As football historian Matt Chaney is exhaustively documenting, the case of the long known, established, and named chronic traumatic encephalopathy — even in application to football players — is overwhelming. Tomorrow we’ll have more thoughts from Chaney, and we’ll resume pressing Sony Pictures for an accounting of the Concussion movie marketing campaign in partnership with football industry attack dog MomsTeam.
First, we’re honored to publish this guest column by Katherine Price Snedaker LCSW, who runs the educational website Pink Concussions (“female concussions via sports abuse, accidents, or military service”), http://pinkconcussions.com, in association with SportsCAPP.com.
by Katherine Snedaker
Seeing the movie Concussion is like seeing the new Star Wars movie “Omalu: The Force Awakens” without watching the six previous films.
So based on Matt’s research, these are the films that need to be made…
Based in the Greek and Roman times, the first film features the earliest doctors who wrote about head injuries in gladiators and soldiers. Even without modern medical equipment, doctors could “see” the phantom menace of invisible brain injury. Also the helmet industry begins a two thousand year odyssey to find a better way to protect the head.
The second film, set in the Middle Ages, will star knights who fight in “clone-like” shells of metal in competitive games and war. Over the centuries, the helmet changes form as craftsman try to use different shapes and materials to protect the warriors’ head.
In the third film, football rises from the ashes of the Civil War. While heralded as the “All American Game” with war-like training to make boys into men, a dark side emerged as boys and men are wounded and killed in this new “battle” sport.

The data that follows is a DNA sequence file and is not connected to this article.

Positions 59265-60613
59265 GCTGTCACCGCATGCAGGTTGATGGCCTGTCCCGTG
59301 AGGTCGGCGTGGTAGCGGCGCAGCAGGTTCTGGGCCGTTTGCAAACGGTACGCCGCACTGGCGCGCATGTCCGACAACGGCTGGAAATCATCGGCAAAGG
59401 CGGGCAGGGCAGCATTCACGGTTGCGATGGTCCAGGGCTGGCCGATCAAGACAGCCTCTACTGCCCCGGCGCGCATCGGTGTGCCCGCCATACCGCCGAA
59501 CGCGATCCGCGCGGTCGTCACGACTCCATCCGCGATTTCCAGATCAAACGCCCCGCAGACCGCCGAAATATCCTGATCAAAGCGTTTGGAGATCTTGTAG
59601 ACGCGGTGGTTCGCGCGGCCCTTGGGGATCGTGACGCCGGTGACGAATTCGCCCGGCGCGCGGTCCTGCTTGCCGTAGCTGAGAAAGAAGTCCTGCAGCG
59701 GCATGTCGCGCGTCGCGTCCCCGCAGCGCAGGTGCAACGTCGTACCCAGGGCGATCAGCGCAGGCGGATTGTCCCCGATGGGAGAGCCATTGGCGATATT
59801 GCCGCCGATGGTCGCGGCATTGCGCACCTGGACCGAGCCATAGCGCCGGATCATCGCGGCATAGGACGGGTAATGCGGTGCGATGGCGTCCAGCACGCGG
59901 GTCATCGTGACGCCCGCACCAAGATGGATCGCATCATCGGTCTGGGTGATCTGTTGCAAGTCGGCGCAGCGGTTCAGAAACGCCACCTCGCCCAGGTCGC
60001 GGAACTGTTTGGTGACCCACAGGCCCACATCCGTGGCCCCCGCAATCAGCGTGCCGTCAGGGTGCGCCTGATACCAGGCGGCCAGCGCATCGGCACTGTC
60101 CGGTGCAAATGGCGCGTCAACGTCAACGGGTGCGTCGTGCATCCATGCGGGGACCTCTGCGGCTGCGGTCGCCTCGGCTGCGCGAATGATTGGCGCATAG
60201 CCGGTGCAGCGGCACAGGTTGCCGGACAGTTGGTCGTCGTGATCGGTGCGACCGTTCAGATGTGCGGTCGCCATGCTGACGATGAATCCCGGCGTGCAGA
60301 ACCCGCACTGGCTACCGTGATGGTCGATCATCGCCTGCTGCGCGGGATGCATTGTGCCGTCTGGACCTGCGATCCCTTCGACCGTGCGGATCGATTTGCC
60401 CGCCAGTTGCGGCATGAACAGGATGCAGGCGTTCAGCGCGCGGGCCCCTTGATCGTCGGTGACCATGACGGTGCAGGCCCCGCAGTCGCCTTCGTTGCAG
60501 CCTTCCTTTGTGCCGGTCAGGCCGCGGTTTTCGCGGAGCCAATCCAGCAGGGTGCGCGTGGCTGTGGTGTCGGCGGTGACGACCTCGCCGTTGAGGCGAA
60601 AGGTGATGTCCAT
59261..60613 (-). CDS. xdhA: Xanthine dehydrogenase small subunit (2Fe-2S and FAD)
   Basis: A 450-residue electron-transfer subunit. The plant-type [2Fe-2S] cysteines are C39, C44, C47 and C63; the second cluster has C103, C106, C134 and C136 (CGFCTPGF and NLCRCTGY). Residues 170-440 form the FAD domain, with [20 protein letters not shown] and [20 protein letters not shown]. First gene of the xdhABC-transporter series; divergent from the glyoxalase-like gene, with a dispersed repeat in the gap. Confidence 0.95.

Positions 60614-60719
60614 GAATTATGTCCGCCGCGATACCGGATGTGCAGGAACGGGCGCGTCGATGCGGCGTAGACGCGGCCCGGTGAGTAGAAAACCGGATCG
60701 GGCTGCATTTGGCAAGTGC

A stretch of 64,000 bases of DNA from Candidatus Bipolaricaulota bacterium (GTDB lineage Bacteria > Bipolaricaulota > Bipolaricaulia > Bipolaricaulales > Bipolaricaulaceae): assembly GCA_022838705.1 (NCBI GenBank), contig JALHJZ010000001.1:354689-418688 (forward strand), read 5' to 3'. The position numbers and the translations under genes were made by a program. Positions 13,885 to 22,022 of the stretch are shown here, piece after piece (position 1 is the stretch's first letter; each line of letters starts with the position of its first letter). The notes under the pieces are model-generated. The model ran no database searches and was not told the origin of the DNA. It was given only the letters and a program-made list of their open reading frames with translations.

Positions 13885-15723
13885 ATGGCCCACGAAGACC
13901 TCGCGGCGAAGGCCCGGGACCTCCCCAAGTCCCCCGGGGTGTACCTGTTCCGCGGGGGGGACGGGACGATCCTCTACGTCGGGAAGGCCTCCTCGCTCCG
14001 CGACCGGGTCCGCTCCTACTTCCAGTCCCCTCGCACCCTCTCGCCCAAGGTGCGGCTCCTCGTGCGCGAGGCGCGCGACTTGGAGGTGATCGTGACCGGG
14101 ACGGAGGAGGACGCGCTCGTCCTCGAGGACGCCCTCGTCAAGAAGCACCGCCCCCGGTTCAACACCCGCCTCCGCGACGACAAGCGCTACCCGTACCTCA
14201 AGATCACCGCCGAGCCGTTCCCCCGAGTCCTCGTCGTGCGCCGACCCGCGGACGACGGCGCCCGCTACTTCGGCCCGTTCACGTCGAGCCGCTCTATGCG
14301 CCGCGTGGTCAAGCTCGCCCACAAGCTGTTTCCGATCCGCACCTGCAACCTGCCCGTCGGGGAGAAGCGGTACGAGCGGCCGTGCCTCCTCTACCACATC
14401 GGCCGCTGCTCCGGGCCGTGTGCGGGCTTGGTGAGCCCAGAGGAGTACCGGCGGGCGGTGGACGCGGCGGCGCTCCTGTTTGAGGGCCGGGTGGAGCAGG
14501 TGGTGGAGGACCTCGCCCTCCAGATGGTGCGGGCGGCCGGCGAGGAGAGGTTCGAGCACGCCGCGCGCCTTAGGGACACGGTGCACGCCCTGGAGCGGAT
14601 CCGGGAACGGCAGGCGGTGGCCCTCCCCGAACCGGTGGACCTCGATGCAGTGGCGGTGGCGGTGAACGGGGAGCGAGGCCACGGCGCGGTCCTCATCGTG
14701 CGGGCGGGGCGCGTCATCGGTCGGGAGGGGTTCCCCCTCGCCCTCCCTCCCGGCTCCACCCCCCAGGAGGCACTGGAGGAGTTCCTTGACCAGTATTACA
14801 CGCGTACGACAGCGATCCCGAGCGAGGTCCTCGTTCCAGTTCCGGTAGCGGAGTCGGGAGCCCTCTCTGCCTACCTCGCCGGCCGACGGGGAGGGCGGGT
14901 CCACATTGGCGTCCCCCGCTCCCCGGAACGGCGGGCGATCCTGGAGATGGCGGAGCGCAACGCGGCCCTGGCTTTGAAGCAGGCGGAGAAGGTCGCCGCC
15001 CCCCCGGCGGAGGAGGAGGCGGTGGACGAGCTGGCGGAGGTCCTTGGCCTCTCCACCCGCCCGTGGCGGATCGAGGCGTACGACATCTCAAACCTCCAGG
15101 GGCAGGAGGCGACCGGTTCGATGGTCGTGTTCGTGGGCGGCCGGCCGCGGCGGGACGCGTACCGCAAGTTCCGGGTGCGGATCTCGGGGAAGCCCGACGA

Coaches and doctors seek to find balance between the light and the dark of football and the universe waits for a hero to save the day.
President Teddy Roosevelt rises as the “New Hope” in the fourth film. Jedi Teddy wins the battle to end football with new rules making football safer from the Dark Side (the Death Star is destroyed) and order is restored to the universe.
However, in the fifth film set in the 1920-30s, a new, bigger Death Star appears as scientists and doctors continued record brain damage in football players’ and boxers’ head injuries using terms like “Punch Drink,” DP and CTE. Despite the American Association of Pediatrics twice clearly stating (in 1957, and 1967), that football should be banned for children, football’s popularity grows so we leave the film having to wait for the sequel.
In the sixth film in the 1960-80s, the NFL rises to power as the new force of the Dark Side, with a new and improved “Death Star,” as it towers over the game of football seeking to control all aspects of the game.
Like sixth Star Wars movie, this film is rather incestious as the family ties emerge and it is hard to see who is on which side?! Luke finds out Darth Vader is his dad and Leia is is his sister…
Everyone is also related somehow in football saga. For example, NFL team doctors are now on the sidelines of football to fight for the health of players have internal conflicts since they are also employees of the NFL.
New rules changes are supposed to destroy the dark side of football (or the latest Death Star) and it seems to be the end of the conflict.
Not to spoil the real movie for you, but like every other action movie, our hero Omalu single- handily battles the giant NFL.
But it is hard to cheer on Omalu’s claims to be the first Jedi to have an epic battle with the Dark Dark of Football. Yes, he found CTE in Webster’s brain while personally funded his quest, but it is the film’s lack of placing Omalu on the shoulders of those who came before him that leave one feeling that the film is less than the truth.
That is unless we produce the six missing movies….